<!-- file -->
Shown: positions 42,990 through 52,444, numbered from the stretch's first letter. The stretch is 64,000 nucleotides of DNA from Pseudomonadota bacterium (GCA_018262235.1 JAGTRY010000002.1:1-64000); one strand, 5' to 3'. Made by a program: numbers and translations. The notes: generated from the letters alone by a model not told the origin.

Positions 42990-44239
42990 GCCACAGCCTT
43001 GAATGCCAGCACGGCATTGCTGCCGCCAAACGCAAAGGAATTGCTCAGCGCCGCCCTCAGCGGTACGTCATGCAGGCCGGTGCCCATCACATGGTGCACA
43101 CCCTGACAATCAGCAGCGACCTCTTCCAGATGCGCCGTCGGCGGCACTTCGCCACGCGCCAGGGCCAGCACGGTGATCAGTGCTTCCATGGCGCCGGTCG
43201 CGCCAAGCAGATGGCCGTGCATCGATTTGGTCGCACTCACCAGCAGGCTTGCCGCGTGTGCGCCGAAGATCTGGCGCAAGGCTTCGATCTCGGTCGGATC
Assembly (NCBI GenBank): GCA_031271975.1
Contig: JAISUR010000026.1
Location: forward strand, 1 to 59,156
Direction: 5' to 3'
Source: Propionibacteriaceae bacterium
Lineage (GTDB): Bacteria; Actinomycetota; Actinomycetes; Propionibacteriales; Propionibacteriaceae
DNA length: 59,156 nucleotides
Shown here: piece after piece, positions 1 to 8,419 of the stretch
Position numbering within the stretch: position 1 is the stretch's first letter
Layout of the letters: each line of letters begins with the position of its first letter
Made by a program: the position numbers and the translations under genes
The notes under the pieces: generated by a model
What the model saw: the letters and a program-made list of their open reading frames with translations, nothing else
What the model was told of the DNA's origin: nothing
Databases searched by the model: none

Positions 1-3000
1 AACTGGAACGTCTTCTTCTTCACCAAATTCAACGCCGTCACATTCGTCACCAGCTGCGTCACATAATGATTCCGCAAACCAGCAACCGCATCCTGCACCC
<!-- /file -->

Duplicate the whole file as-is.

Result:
Shown: positions 42,990 through 52,444, numbered from the stretch's first letter. The stretch is 64,000 nucleotides of DNA from Pseudomonadota bacterium (GCA_018262235.1 JAGTRY010000002.1:1-64000); one strand, 5' to 3'. Made by a program: numbers and translations. The notes: generated from the letters alone by a model not told the origin.

Positions 42990-44239
42990 GCCACAGCCTT
43001 GAATGCCAGCACGGCATTGCTGCCGCCAAACGCAAAGGAATTGCTCAGCGCCGCCCTCAGCGGTACGTCATGCAGGCCGGTGCCCATCACATGGTGCACA
43101 CCCTGACAATCAGCAGCGACCTCTTCCAGATGCGCCGTCGGCGGCACTTCGCCACGCGCCAGGGCCAGCACGGTGATCAGTGCTTCCATGGCGCCGGTCG
43201 CGCCAAGCAGATGGCCGTGCATCGATTTGGTCGCACTCACCAGCAGGCTTGCCGCGTGTGCGCCGAAGATCTGGCGCAAGGCTTCGATCTCGGTCGGATC
Assembly (NCBI GenBank): GCA_031271975.1
Contig: JAISUR010000026.1
Location: forward strand, 1 to 59,156
Direction: 5' to 3'
Source: Propionibacteriaceae bacterium
Lineage (GTDB): Bacteria; Actinomycetota; Actinomycetes; Propionibacteriales; Propionibacteriaceae
DNA length: 59,156 nucleotides
Shown here: piece after piece, positions 1 to 8,419 of the stretch
Position numbering within the stretch: position 1 is the stretch's first letter
Layout of the letters: each line of letters begins with the position of its first letter
Made by a program: the position numbers and the translations under genes
The notes under the pieces: generated by a model
What the model saw: the letters and a program-made list of their open reading frames with translations, nothing else
What the model was told of the DNA's origin: nothing
Databases searched by the model: none

Positions 1-3000
1 AACTGGAACGTCTTCTTCTTCACCAAATTCAACGCCGTCACATTCGTCACCAGCTGCGTCACATAATGATTCCGCAAACCAGCAACCGCATCCTGCACCC